If not now

Graduating class of the 2018—2020 MA Fine Art

If Not Now features contributions from the graduating class of the 2018—2020 MA Fine Art of HKU University of the Arts Utrecht.

If Not Now features contributions from the graduating class of the 2018—2020 MA Fine Art of HKU University of the Arts Utrecht. The artists; Isshaq Al-Barbary, Charli Herrington, Carina Jansen, Bennet Edwin Kruit, Sinwah Lai, Sol Enae Lee, Winston Nanlohy, Gerardo Gomez Tonda, Gizem Üstüner, M.C. Julie Yu and Jinxiao Zhou, have individually and collectively contributed to this exhibition, with artistic approaches that are sensitive to difference and that respond to urgent social-political issues. 

If Not Now features contributions from the graduating class of the 2018—2020 MA Fine Art of HKU University of the Arts Utrecht. The artists; Isshaq Al-Barbary, Charli Herrington, Carina Jansen, Bennet Edwin Kruit, Sinwah Lai, Sol Enae Lee, Winston Nanlohy, Gerardo Gomez Tonda, Gizem Üstüner, M.C. Julie Yu and Jinxiao Zhou, have individually and collectively contributed to this exhibition, with artistic approaches that are sensitive to difference and that respond to urgent social-political issues.
 
Disrupted by the Covid-19 pandemic in the final semester of their studies, this group of international artists found themselves confined to their homes. Due to the severity of the pandemic, troublesome and precarious conditions that pre-existed Covid-19 have become even more palpable as they demand a redistribution of attention, energy, and priorities. However, these very conditions have also led to revelations, a renewed questioning of personal and collective identity and belonging, and most importantly: an urgency to act in the here and now, to directly engage with the crisis, as students, and as friends, colleagues, family members.
More than ever before, the artists encountered the institutional and legal structures that underpin and condition their education: from curricula being disrupted, to precarious housing situations, the loss of side jobs, uncertainty about the conditions of extending their residency permits, and struggles to pay tuition fees. Under pressure of the individualistic rhetoric and methods employed by politicians and educational institutions alike, they felt a sharp need to challenge these powers. Refusing to partake in the modern utopia and illusion of “outsourcing” solutions for current problems into an unknown future, the artists pave the way for inquiring how to act in the now.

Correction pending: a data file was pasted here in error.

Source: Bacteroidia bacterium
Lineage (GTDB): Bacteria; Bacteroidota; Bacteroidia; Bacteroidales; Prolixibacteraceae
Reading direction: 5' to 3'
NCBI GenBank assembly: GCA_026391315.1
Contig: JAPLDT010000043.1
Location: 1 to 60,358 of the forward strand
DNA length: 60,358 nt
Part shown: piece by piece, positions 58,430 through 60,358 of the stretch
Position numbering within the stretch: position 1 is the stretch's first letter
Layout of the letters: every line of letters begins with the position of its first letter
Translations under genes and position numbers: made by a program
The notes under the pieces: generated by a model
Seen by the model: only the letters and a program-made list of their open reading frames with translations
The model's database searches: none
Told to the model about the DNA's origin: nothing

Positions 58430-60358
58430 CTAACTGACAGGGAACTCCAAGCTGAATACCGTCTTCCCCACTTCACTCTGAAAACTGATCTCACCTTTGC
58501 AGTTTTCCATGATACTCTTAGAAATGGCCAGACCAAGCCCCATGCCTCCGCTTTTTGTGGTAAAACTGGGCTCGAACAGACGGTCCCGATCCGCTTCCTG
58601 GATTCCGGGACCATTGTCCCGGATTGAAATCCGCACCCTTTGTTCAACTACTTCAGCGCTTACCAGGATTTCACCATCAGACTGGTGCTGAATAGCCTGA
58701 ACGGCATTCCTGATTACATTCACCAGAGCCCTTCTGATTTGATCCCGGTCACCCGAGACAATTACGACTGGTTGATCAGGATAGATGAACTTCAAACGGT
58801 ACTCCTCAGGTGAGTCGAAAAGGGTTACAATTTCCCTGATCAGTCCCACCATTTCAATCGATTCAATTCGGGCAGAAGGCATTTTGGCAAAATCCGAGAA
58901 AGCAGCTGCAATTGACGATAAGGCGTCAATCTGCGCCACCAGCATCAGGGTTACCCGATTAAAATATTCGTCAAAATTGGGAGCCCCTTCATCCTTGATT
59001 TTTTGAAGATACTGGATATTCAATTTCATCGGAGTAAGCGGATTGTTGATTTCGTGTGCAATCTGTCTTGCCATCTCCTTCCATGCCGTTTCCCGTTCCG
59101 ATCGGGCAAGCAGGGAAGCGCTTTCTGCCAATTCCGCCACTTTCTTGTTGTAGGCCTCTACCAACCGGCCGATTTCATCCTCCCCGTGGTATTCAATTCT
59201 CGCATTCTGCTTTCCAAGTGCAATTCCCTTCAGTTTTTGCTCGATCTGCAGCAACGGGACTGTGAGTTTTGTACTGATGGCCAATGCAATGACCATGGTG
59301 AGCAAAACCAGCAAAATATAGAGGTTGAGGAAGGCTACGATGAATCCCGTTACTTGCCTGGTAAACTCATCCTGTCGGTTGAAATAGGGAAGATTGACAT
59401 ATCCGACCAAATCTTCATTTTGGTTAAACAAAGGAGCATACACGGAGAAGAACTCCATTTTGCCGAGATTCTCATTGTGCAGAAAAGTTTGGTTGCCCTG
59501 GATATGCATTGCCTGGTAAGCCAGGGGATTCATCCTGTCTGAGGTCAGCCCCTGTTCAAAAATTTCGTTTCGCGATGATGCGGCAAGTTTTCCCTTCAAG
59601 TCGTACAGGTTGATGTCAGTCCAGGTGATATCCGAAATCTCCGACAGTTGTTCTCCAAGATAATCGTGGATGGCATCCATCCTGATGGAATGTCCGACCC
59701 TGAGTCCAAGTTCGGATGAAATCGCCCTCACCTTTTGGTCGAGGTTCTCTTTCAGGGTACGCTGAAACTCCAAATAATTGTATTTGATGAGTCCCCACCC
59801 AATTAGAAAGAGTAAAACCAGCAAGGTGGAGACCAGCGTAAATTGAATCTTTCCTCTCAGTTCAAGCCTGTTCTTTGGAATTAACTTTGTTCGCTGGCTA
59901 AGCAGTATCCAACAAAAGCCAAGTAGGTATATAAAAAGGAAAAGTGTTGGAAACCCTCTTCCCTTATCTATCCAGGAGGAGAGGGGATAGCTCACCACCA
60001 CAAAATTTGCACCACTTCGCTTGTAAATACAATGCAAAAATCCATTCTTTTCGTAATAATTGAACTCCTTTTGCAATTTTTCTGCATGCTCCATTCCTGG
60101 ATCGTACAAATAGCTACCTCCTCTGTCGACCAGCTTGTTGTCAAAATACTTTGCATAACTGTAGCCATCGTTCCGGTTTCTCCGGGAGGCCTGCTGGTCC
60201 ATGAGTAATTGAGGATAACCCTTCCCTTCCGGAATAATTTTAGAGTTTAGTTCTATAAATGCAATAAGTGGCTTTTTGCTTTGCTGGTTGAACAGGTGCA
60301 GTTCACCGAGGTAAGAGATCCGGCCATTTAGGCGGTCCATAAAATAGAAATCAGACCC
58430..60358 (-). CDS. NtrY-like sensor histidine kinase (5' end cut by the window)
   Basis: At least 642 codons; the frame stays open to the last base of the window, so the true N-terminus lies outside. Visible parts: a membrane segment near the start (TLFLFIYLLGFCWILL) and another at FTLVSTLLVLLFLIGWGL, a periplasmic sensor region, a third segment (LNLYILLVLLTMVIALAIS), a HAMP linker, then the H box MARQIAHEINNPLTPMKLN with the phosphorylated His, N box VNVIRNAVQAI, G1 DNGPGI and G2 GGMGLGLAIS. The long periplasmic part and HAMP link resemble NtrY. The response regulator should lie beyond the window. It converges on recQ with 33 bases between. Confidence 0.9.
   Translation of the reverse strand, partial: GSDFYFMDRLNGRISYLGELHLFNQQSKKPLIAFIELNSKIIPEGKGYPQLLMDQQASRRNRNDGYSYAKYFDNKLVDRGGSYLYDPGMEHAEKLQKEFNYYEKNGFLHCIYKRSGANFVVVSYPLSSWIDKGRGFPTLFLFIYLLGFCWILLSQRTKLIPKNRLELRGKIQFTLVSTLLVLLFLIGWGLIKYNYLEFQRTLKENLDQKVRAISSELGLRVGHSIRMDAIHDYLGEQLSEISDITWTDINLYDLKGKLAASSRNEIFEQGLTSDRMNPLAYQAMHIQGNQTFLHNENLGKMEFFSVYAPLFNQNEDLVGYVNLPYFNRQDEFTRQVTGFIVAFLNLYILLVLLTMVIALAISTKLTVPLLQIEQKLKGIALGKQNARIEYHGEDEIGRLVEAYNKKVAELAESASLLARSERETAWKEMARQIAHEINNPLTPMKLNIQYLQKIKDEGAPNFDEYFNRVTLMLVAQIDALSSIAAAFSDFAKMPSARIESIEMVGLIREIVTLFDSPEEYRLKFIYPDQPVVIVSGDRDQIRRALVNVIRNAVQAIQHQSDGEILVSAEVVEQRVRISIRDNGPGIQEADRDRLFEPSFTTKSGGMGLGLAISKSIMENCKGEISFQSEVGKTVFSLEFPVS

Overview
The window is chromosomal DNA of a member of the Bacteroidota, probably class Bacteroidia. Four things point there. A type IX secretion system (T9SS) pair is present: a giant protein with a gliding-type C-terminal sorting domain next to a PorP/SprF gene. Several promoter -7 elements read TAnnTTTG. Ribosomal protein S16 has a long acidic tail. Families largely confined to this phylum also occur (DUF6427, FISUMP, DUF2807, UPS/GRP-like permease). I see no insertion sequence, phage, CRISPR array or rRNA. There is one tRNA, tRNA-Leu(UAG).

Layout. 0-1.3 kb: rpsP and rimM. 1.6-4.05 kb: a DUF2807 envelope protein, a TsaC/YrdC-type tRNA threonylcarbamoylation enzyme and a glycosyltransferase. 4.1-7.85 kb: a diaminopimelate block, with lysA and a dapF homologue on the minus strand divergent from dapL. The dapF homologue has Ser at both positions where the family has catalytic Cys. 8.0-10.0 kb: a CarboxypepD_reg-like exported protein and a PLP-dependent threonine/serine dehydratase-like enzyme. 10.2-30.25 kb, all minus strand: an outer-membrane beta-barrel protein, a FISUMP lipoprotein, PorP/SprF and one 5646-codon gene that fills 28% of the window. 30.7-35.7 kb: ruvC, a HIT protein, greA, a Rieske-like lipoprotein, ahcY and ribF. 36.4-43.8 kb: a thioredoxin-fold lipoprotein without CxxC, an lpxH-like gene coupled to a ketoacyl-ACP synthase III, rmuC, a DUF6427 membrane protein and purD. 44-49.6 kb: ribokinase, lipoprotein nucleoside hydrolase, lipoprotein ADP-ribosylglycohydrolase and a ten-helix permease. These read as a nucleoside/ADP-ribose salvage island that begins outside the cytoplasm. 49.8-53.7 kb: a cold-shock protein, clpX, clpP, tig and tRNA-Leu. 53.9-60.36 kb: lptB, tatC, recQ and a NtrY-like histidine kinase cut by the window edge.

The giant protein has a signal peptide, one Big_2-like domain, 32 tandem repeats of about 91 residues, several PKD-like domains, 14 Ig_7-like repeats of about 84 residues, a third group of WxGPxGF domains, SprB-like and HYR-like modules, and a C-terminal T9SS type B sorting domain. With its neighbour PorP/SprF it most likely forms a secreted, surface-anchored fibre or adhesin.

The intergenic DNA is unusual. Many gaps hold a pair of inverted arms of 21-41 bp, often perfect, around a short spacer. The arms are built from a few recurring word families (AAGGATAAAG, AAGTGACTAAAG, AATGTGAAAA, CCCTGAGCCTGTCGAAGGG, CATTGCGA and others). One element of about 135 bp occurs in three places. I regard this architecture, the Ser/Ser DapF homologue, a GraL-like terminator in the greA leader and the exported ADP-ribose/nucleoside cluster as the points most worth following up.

Characterized by a radical disruption of life caused by the global pandemic, If Not Now addresses the urgent needfor structural revisions of the paradigms—geographical, political, institutional, social, linguistic, humanistic—that form the foundations of the contemporary world. The participants have translated their personal, historical and cultural contexts, including their own experiences, family relationships, encounters with strangers, experiences of their surroundings, memories, dreams and nightmares, into artistic models. The artists critically examine themselves, their experiences, and their encounters with the ideological foundations that shape their everyday lives and that continue to fail them, whilst refusing to live towards a future formulated by the conditions of the present.

The dystopian future arrived suddenly, unexpectedly andtraumatically in the shape of an invisible virus taking thousands of lives. As the borders closed, it became once again clear how one’s gender, class, income, nationality,  age, and physical and mental state, directly affect one’s right to live. Aware of their own positions within this context—simultaneously precarious and privileged, the artists are determined to make an impact, to insist on a redefinition of norms, as artists and as humans. Without delay, they struggle to actualize the world they want to live in, not putting up with rules and relations that are imposed on them by institutions and the logic of capital. The individual and collective works in this exhibition are voices of urgency that call sonorously for what needs to be done. The current time of crisis only amplifies and echoes their call for change. Because if not now, then when?

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